Advocating for Lupus

Advocating for Lupus

When I was diagnosed with lupus, I debated about keeping the situation to myself. I never really thought of myself as an advocate for lupus.

At that time, I had just moved to a new city where I didn’t know anyone and had taken a new job. I also had difficulty walking and talking at the same time. My body was always in pain and I didn’t completely understand (still don’t sometimes) what was happening to me. Honestly, with my family and friends so far away, I just needed something to help me feel less alone. I found that social media was there to listen 24 hours a day, seven days a week.

I would sit on my balcony and share what I was experiencing on social media. I also talked about the symptoms that were causing the tears, anger and pain that I felt. Soon, I started gaining an online following. Some were keeping their battle to themselves, others had been battling for years but were somehow still coming to terms with the disease. A few were like me:  quite vocal about what they were dealing with.

I never thought of myself as an advocate. I was just a person trying to cope with the devastation of learning I will be fighting this thing for the rest of my life. So I became a research junkie. I started an online support group and did whatever I could to help encourage others. Then I was asked to participate in lupus awareness chats, and have been interviewed on several podcasts. This past year, I took over the social media account of The Lupus Foundation of Northern California and have been asked to co-host a Twitter chat about lupus. And, of course, there’s my column with Lupus News Today.

Whenever lupus is mentioned in the media, my inbox lights up. Foods, celebrities, supposed cures and things that offer information on potential treatments. I will be honest, I don’t research as much as I did in the beginning. However, I am still passionate about battling this disease and helping to encourage others in the fight as well.

I am honored to be considered an advocate and a voice to help others. I wish I could say I knew nothing of what these folks are talking about, but I know all too well the ugly path that lupus creates. I get emails from other patients asking me a variety of questions that I do my best to answer. My answers range from “Please see your medical professional about this” to “No, moving to Thailand did not cure me.”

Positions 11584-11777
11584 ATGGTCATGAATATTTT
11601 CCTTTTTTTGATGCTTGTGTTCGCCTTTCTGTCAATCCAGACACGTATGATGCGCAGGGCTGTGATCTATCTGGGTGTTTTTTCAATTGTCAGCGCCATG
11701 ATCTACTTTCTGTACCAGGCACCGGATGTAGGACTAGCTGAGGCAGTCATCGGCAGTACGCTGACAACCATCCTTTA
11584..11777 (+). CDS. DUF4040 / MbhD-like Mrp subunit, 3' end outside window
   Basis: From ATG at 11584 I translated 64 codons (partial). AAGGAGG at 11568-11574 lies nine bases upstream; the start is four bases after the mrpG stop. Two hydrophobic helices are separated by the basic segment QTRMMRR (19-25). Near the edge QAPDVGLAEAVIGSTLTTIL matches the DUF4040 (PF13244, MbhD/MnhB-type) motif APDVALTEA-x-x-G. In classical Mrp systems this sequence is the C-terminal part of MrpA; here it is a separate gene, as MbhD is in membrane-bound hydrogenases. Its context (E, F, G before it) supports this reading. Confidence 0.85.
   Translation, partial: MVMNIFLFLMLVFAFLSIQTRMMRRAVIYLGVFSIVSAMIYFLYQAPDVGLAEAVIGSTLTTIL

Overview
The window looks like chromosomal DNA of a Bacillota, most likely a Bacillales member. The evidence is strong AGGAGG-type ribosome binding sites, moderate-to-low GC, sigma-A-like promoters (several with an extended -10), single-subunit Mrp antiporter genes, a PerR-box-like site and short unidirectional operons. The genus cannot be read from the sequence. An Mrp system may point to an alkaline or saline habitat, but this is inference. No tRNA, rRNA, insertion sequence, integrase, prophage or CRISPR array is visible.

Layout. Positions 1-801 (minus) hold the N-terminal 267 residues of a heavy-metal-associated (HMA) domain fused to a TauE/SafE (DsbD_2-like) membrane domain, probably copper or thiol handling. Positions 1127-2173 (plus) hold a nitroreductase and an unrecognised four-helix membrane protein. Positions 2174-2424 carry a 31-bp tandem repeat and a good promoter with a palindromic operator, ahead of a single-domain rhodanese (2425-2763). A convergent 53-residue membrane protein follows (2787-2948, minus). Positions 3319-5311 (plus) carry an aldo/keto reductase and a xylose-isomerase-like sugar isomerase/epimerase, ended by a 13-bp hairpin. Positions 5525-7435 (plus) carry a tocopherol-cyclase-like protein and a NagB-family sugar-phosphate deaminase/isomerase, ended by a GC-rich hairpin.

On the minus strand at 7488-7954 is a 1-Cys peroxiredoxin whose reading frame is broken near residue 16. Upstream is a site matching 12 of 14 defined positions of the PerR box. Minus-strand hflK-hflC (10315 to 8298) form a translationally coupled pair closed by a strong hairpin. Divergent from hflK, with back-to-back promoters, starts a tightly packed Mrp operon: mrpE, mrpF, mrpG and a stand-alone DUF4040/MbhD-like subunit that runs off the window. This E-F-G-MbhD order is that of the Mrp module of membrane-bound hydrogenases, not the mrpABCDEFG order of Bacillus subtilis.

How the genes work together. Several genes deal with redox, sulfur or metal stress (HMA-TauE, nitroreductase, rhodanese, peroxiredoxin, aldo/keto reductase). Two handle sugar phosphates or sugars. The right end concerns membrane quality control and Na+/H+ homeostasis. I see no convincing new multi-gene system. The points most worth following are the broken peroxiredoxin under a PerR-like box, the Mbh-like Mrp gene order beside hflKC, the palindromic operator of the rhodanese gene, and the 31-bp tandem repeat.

We are all different in how we are affected, but the symptoms are for many a mystery. Often times we are the ones educating our healthcare professionals, so I am happy to share my own experience the best I can in hopes of helping others. Knowledge is power, and I am all too happy to share if it will help keep someone else from suffering unnecessarily.


Note: Lupus News Today is strictly a news and information website about the disease. It does not provide medical advice, diagnosis, or treatment. This content is not intended to be a substitute for professional medical advice, diagnosis, or treatment. Always seek the advice of your physician or other qualified health provider with any questions you may have regarding a medical condition. Never disregard professional medical advice or delay in seeking it because of something you have read on this website. The opinions expressed in this column are not those of Lupus News Today, or its parent company, BioNews Services, and are intended to spark discussion about issues pertaining to lupus.


  1. Christine M says:

    Your blog is one I read on a regular basis. Before being diagnosed (and even after) DR can really make you feel “crazy”. The symptoms are so varied and individual. Often family and friends just do not accept or even come close to understanding. My best advice came from a DR who said” don’t look for support from those incapable of giving it”. So, I stick to people like you. I no longer feel the need to come clean about my health to people who probably can’t understand or empathize. Thanks for all your hard work. Hugs

    • Kellie McRae says:

      Hi Christine, it makes me smile that my blog is a regular spot for you. I understand exactly what your Dr. is saying. I have stopped thinking I can get understanding from anyone who isn’t battling what we are battling but there is some compassion out there. Its hard for anyone to imagine what we deal with when they are looking at a person who isn’t sunken and emaciated (their version of what sick looks like). It’s ok, there are people like you and I who are either battling or have truly seen through loved ones what we deal with and they are the ones where we find a little peace. Thanks for reading regularly, you are appreciated.

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